Racing: Carberry confidence revives Beef Or Salmon

Just as the careless and the carefree are divided by a bare syllable, so an abyss divides two riders who behaved in identical fashion on consecutive afternoons here. Yesterday Paul Carberry stopped riding Beef Or Salmon at precisely the same point as Roger Loughran on Central House in the big race the previous afternoon, half-way up the run-in. But where Loughran perpetrated one of the immortal sporting cock-ups, Carberry was simply confirming himself the cocksure, swaggering master of their profession.

If the collective image of Irish jump jockeys had suffered from Loughran's harrowing blunder - he began tragi-comic celebrations after passing some phantom winning post - then Carberry was the ideal man to restore perspectives. Certainly the success of Beef Or Salmon in the Lexus Chase ensured that this has been a terrific meeting for Carberry, even before he teams up with the the Champion Hurdle favourite, Harchibald, on today's card.

The fact is that the overall standard of riding over jumps has never been better. Indeed, parochial assumptions that Tony McCoy is the best in history do not stand up especially well even to his own generation. And while Ruby Walsh and Barry Geraghty are no less accomplished, none of them quite match the impudent tint of genius in Carberry.

To dwell on his role yesterday might seem an injustice to a horse whose own merits had already secured this prize twice, and qualified him to start at odds-on against four rivals this time. But Beef Or Salmon's frailties are at least as familiar, and his pragmatic trainer, Michael Hourigan, knows that Carberry contributes hugely to his confidence.

Here the horse tackled his fences with the sort of gusto he showed winning the 2002 running as a novice, and he duly remained suffused with energy as he took over on the long run to the final fence. By the time he reached the site of Loughran's doom he was in such command that Carberry was able to ease him to a walk, and still maintain a four-length advantage over War Of Attrition.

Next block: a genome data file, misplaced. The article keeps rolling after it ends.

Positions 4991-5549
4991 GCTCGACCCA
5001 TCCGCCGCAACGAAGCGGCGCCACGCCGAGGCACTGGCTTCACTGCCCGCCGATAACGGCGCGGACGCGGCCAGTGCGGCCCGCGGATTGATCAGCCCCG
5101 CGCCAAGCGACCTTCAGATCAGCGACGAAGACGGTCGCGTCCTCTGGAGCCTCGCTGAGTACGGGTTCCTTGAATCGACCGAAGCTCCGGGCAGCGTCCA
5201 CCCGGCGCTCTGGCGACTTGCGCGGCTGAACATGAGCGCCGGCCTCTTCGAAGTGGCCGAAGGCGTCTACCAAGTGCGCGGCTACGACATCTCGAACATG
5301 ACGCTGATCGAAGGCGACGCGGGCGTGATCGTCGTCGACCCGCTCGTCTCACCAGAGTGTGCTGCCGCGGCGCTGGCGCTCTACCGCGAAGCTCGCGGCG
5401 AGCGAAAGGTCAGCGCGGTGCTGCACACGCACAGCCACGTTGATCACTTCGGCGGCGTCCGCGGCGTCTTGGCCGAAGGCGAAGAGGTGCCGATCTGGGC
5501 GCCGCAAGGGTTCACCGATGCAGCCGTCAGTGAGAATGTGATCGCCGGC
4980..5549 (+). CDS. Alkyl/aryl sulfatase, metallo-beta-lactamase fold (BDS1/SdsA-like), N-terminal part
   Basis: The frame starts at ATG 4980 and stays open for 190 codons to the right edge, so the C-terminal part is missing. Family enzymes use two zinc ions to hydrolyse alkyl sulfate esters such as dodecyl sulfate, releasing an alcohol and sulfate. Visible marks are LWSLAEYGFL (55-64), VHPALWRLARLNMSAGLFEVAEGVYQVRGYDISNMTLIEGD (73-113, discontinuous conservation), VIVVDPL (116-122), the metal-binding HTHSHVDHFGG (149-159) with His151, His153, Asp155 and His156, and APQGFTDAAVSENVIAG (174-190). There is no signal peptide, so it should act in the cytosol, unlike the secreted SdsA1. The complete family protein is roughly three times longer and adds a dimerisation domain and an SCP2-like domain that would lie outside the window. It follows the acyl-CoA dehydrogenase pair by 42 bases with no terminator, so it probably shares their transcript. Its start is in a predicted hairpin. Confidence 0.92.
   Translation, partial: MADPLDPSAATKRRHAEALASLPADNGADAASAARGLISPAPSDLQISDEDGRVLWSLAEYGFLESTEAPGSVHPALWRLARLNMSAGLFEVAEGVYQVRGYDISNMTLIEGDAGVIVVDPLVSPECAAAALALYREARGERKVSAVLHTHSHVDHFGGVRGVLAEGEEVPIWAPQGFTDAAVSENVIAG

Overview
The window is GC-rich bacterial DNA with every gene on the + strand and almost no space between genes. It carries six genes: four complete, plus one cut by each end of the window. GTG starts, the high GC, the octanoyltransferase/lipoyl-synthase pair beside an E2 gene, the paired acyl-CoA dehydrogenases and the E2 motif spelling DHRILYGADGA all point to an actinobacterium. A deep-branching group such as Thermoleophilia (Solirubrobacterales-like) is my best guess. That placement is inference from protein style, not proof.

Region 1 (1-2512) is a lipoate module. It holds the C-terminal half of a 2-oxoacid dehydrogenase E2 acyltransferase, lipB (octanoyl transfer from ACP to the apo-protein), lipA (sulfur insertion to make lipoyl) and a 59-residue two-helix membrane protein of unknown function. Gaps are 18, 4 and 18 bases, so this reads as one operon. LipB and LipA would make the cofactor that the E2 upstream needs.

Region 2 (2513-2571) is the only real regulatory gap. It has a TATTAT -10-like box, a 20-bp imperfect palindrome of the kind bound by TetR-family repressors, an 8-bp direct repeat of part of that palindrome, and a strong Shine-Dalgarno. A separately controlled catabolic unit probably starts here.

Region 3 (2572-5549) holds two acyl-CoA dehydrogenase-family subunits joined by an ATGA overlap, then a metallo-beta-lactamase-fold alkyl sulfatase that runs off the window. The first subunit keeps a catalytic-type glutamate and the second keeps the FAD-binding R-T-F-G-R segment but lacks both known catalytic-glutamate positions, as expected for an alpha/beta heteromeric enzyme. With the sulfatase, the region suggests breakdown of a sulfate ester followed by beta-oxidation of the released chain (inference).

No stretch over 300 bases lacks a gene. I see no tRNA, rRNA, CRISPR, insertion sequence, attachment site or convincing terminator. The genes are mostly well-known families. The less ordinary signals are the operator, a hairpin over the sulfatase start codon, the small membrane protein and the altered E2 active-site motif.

"That's the best he has jumped since his fall at Cheltenham," Hourigan said, referring to the third-fence fall that punished his audacity in going for the Gold Cup as a novice. Hourigan traces the physical problems that have inhibited the fulfilment of Beef Or Salmon to that day, but his back has evidently required far less physiotherapy this season. "He made only one mistake today and Paul blamed himself for that," Hourigan said. "Otherwise he said that the horse had come up in his hands from the very first fence."

Whether Beef Or Salmon will ever get his lines right in the Gold Cup is another story. Hourigan's yard was hopelessly out of form when he was pulled up last season, and there was a hint of wistfulness in an observation he made as a cold sun shrank behind the Wicklow Hills. "Often the best horse in the race doesn't win the Gold Cup," he said. "But certainly he has the potential to do so."

Ladbrokes cut Beef Or Salmon from 10-1 to share 7-1 second favouritism behind Kicking King (7-4) with Kingscliff, the horse who beat them both at Haydock last month, but then sank without trace at Sandown on Boxing Day. In the meantime Beef Or Salmon will be back here for the Hennessy Cognac Gold Cup in February, where another improved show can be expected from Hedgehunter.

The runaway Grand National winner had shown little when reappearing over hurdles, but he jumped buoyantly in the lead here, and persevered quietly once headed for a respectable fourth. Willie Mullins indicated he would go straight to Aintree if failing to earn a crack at the Gold Cup with his Hennessy performance, but there is no question that he retains every right to do just that. The huge prices available against him do scant justice to the improvement that seems guaranteed as he approaches the spring.

Carberry had already won a Grade One prize on Rosaker, picking up the pieces after Emotional Moment and Solerina softened each other up with a bare-knuckle duel for the Christmas Hurdle from half-way down the back straight. Solerina, unproven over three miles, showed all her usual pluck in retrieving the lead, but she was running on empty and faded into fourth.

Noel Meade was astonished by Rosaker's success after long absence, but he has enjoyed that kind of week. "When you're in luck your pigs will fly," he said. Meade saddled three winners the previous day - including an authentic Cheltenham novice in Sweet Wake - and today runs Harchibald in the Festival Hurdle. This is the horse that Carberry was born to ride, and there is not much higher praise than that.

Chris McGrath

Nap: Enjoy The Buzz

(Lingfield 3.05)

NB: Lady Hopeful

(Lingfield 3.40)